FULL, full, full, full, £300. Full, full, full, £299.
The 2011 Cheltenham Festival is just around the corner but it’s going to cost you if you want to stay!
After around 15 years of following racing and eight professionally, 2011 will be my first year at the Festival thanks to an invite from our friends at Racing UK on the opening day.
But getting the invite is actually the easy part with sorting out transport and accommodation especially, the hardest.
I am sure the frustrations have been felt by many, many others!
Around 200,000 racegoers will pack Prestbury Park – 50,000 on each of the four days – and with enthusiasts coming from all over the world, that means an awful lot of hotel rooms.
And that’s not great news when you consider that Cheltenham as a town has a population of around 110,000 – barely more than Harrogate – and indeed barely that bigger in size.
Okay, given the sporting attraction of the town, naturally there are an abundance of hotels, but when all’s said and done there’s not enough to get one for less than £300 if wanting to stay the first night of the Festival!
In the end, my predicament was solved with a return train on the same day which given the likely chaos and crowds in Cheltenham means a 7.30am departure from Leeds and an 11pm arrival back.
It also means no Tuesday evening knees-up into the early hours with a who’s who of racing – though with work on Wednesday that is probably a good thing!
Going and coming back the same day or not, the whole prospect has got me excited like a kid at Christmas as for racing enthusiasts the four-day event is indeed comparable to December 25.
It’s probably better – with wall-to-wall top class National Hunt races and essentially the horses you have followed all season all battling it out in their respective divisions to be crowned the best.
The Festival has always got the pulse racing and that’s without even going – so what it will be like actually being present, the opening day bound to be laden with an electric atmosphere?!
How’s this for the amount of drink that will be sunk: 20,000 bottles of champagne, 30,000 bottles of wine, 240,000 bottles of beer and lager and 220,000 pints of Guinness.
And that’s just me!
My only previous visit to the racecourse was on the New Year’s Day fixture of 2010 which was busy in its own right but one suspects a week on Tuesday will be a different ball game together. Plenty from Leeds and Yorkshire I’m sure will be joining me – let me know on Twitter or Facebook if so – but my overall feeling is that somewhere, someone in the tourist trade is missing a trick as there are bound to be thousands of others like myself who wanted to stay at least one night and were either priced out or for whatever other reason couldn’t.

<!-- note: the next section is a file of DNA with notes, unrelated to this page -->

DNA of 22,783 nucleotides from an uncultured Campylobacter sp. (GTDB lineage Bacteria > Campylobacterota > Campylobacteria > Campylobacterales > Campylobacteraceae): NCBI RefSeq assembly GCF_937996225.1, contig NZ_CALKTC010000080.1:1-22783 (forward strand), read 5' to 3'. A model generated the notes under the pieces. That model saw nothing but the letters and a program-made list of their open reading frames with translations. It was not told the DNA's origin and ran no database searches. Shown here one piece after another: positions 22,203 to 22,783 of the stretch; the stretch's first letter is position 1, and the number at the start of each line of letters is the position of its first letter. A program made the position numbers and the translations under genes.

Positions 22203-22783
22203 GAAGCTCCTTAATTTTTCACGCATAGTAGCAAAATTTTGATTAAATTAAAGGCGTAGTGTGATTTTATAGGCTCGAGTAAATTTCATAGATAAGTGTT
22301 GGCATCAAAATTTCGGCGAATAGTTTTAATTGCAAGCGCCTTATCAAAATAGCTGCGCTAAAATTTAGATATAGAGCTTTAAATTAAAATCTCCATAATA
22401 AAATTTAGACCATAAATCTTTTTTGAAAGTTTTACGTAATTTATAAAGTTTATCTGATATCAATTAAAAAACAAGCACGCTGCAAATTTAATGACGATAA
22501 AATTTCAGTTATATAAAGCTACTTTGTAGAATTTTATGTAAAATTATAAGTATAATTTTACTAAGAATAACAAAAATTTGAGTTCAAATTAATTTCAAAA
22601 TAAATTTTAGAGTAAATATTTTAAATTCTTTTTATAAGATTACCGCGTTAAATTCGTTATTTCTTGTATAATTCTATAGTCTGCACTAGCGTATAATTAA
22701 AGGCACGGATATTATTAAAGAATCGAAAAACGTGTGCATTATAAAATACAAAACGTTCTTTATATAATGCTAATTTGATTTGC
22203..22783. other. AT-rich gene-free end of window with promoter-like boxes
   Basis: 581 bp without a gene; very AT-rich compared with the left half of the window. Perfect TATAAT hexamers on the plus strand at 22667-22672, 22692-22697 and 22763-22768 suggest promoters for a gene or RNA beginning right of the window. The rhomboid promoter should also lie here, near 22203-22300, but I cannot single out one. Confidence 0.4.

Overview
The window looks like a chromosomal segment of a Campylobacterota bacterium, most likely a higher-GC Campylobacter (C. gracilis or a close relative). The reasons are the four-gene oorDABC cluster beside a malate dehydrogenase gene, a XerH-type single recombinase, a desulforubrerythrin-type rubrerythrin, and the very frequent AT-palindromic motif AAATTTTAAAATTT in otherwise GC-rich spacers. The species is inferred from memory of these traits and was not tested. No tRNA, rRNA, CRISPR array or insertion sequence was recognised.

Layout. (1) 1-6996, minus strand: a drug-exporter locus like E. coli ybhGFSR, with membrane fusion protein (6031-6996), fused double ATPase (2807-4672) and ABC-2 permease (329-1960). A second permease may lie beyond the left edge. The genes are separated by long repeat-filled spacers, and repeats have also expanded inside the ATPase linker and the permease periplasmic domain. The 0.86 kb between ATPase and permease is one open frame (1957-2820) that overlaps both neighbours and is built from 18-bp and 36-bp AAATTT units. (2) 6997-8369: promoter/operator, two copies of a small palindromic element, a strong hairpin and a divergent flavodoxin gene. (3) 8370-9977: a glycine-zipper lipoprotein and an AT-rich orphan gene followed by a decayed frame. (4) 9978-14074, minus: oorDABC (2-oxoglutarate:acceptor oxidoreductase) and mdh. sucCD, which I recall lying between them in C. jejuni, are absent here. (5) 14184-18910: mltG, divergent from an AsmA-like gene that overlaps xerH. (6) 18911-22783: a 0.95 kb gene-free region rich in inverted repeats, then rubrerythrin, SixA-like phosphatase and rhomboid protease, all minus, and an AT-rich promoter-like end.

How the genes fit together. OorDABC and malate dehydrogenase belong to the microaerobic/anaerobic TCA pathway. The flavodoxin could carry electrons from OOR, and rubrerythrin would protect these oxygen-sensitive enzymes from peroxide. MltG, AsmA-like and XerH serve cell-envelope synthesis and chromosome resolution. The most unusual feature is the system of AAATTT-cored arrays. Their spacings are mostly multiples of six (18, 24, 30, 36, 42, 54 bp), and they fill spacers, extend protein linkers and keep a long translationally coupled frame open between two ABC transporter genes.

Checking out the facts of the situation, Cheltenham Tourism estimate that around 10,000 beds each night are filled during Festival week so 40,000 or 50,000 if you include Monday night which is supposed to be one of the best in preparation for the big event itself.
But while that is obviously a serious amount of beds, the bottom line is you’ll get nothing at this relatively late stage for less than a few ton, unless you stay 30-plus miles away in somewhere like Worcester.
I’m no hotelier or supply and demand expert but you can’t tell me that with 200,000 racegoers going there is no demand for cheap and cheerful budget rooms over those four days and why are there not more of these hotels is my question?
Enough to meet the demand anyway.
No-one is saying you are going to get a Lenny Henry £18 job on Cheltenham’s doorstep but somebody would surely make a killing if opening a mega £50-a-night job or even slightly more than that.
Obviously, there are several Premier Inn and Travelodge-types around the Cheltenham area but they are all full so why aren’t there more?
Sod it, I’m off to set one up!
“But that’s only to fill four days a year,” would be the obvious response to that idea.
But remember Cheltenham essentially race all year round and while I am obviously biased, bearing in mind I was born there, it is impossible to deny the town’s attraction as a year-round tourist destination – even without the racing.
Nightlife, good shopping, a class element, fine scenery, few places offer a better UK experience and add in the attraction of Prestbury Park and racing enthusiasts are practically in heaven.
It’s just a pity more cannot experience it overnight during those famous four days.